Students gather on Fayette campus for Day of Service

To honor Rev. Dr. Martin Luther King Jr., Penn State undergrads give of themselves
From left are Michelle Yezek, shelter worker Ken Kidd, Marcos Lopez, and Matt Palahunik.

For the Jan. 16 Martin Luther King Jr. Day of Service, Penn State students from the University’s western campuses came to Penn State Fayette, The Eberly Campus to volunteer at seven Fayette County organizations, including Fayette Friends of Animals, where students are pictured helping with outdoor cage maintenance. From left are Michelle Yezek, shelter worker Ken Kidd, Marcos Lopez, and Matt Palahunik.

Credit: Greg Evanina

LEMONT FURNACE, Pa. — Penn State Fayette, The Eberly Campus hosted 75 students from the University’s western campuses Jan. 16 for the Martin Luther King (MLK) Jr. Day of Service, an annual opportunity to perform acts to benefit communities. Besides Fayette, Beaver, Behrend, DuBois, Greater Allegheny, and New Kensington also participated.

The students voluntarily gave up their holiday to help local nonprofit organizations with such labor-intensive tasks as stuffing envelopes, painting walls, sorting donations and walking dogs.

The MLK Day of Service got off to an early start at the Fayette campus with showings of Dr. King’s “I Have a Dream” speech, which many in the audience had never heard in its entirety; as well as a message from the Corporation for National and Community Service, sponsor of the MLK Day of Service.

Campus minister Gwen Shoaf then made a presentation that gave the students some perspective and also set the mood for the day’s activities. She did this through a video featuring Natalie Warne, an 18-year-old whose work with the Invisible Children movement demonstrated how young people can enact positive change, giving rise to the term, “anonymous extraordinaries.”

With the students anxious to make an impact on Fayette County, Chad Long, manager of student affairs at Penn State Fayette, took the microphone to call out the day’s work sites: Fayette County Community Action Agency/Food Bank, Connellsville Area Community Ministries, Crime Victims’ Center, Domestic Violence Services of Southwestern Pennsylvania, Mount Macrina Manor, Society of Saint Vincent de Paul and Fayette Friends of Animals.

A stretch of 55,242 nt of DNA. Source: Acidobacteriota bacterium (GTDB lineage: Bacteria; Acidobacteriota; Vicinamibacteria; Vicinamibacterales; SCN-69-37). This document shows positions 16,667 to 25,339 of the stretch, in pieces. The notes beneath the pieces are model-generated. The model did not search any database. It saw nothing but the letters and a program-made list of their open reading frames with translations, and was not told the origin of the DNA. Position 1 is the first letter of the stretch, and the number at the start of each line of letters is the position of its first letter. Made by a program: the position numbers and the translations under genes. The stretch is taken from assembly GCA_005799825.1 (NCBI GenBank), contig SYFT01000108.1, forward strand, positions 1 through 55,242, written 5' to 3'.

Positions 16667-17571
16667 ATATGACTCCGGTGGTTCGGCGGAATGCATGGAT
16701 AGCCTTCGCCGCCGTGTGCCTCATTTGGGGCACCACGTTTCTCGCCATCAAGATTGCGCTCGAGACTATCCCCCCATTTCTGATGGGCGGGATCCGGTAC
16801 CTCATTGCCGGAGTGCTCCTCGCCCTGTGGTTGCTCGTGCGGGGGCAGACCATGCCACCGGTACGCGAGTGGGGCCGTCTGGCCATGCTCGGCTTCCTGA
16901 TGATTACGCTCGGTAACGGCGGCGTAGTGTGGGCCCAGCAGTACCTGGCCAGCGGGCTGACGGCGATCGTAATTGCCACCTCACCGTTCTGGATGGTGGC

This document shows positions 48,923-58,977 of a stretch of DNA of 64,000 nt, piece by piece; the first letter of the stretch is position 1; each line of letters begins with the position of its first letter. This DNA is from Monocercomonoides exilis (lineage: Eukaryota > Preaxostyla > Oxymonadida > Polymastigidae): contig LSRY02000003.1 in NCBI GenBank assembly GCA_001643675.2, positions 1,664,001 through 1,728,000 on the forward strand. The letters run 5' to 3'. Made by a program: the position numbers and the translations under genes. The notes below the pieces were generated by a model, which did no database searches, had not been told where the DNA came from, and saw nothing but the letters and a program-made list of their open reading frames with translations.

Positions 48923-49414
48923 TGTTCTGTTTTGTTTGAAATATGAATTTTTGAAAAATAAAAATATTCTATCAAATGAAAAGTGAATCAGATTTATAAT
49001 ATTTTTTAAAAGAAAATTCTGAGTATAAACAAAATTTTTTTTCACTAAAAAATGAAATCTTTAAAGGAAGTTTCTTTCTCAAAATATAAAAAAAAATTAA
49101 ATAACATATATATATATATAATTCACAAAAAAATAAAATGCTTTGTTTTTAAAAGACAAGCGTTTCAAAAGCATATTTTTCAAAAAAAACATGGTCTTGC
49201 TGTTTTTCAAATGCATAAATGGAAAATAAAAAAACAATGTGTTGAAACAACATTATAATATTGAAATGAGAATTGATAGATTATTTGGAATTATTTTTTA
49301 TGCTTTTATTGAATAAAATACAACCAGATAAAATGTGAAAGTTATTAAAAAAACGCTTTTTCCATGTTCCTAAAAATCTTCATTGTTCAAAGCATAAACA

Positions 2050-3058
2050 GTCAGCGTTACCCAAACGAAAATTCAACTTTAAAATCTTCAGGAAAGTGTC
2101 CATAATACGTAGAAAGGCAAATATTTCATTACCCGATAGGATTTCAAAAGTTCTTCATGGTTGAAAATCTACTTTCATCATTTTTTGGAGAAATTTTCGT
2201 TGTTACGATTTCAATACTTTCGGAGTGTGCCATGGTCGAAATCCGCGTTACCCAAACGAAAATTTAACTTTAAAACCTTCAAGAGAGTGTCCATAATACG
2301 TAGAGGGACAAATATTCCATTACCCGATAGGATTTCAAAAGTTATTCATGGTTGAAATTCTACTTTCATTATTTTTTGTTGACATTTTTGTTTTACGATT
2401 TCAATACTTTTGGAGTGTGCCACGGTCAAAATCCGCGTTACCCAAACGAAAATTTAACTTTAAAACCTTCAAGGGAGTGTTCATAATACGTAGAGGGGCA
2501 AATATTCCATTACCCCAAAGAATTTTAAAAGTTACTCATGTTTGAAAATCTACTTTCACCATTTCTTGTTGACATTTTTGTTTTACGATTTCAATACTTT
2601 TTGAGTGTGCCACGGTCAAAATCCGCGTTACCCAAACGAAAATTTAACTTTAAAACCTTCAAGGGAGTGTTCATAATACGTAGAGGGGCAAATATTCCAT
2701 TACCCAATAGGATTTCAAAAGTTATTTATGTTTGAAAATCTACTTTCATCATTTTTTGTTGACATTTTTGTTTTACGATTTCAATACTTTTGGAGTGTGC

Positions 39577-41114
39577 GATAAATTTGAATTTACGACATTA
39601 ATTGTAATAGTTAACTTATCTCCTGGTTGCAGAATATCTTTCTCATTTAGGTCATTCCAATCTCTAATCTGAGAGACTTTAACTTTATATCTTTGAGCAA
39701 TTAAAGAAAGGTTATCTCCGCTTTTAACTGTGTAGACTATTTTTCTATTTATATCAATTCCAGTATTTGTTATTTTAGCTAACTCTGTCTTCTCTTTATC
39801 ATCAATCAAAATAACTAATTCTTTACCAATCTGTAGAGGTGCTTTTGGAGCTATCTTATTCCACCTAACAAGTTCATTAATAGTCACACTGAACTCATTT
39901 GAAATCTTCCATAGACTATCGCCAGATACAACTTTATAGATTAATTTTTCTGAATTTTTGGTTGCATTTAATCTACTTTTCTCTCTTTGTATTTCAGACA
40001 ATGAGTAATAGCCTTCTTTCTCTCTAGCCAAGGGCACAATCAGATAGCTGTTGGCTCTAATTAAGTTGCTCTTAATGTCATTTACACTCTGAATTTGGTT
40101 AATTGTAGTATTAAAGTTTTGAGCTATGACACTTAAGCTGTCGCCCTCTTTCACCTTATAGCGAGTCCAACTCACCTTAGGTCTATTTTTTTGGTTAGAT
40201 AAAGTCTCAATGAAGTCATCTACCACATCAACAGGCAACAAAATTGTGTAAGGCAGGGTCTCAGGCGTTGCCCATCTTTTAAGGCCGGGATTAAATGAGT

The animal shelter, in particular, has such a need for help that they were practically panting at the opportunity to host students on the MLK Day of Service. When asked what she was doing with her volunteers, Friends board member Shawn Shaner laughed and said, “Putting them to work — building their muscles and making them sweat!”

Shaner said some of the Friends’ work would not have gotten done without the Penn State students. “We moved kennels and put gravel in kennels. They walked dogs, socialized in the cat room, disassembled kennels, dug holes, put in straw in dog boxes. We did it all! This was an amazing help,” Shaner said.

After the day’s work was done, the groups returned to the Fayette campus for a wrap-up session that included a video montage shot at all seven sites that day. Johnny Marcolini, co-curricular programs coordinator, then asked the students to write on sticky notes one thing they were leaving at Penn State Fayette and one thing they would be taking from the campus.

Marcolini read the notes aloud as he posted them on whiteboards. There was a good deal of audience laughter during this phase, but the responses proved to be both serious and thoughtful, from leaving selfishness behind, to taking home a new perspective on life.

Penn State Fayette sophomore Sarah Earnesty experienced both of those sentiments after working at the Crime Victims Center, where she cleaned, vacuumed and dusted. The Connellsville resident volunteered for the Martin Luther King Jr. Day of Service this year after hearing friends talk about how much fun they had at last year’s event.

Earnesty also mentioned an altruistic reason for her participation, and in doing so, captured the esprit de corps of the Penn State students who came from as far away as Erie for the MLK Day of Service. “I wanted to do my part to give back,” she said. “It’s not for me; it’s for the community, and I am happy that I did it to benefit someone else.”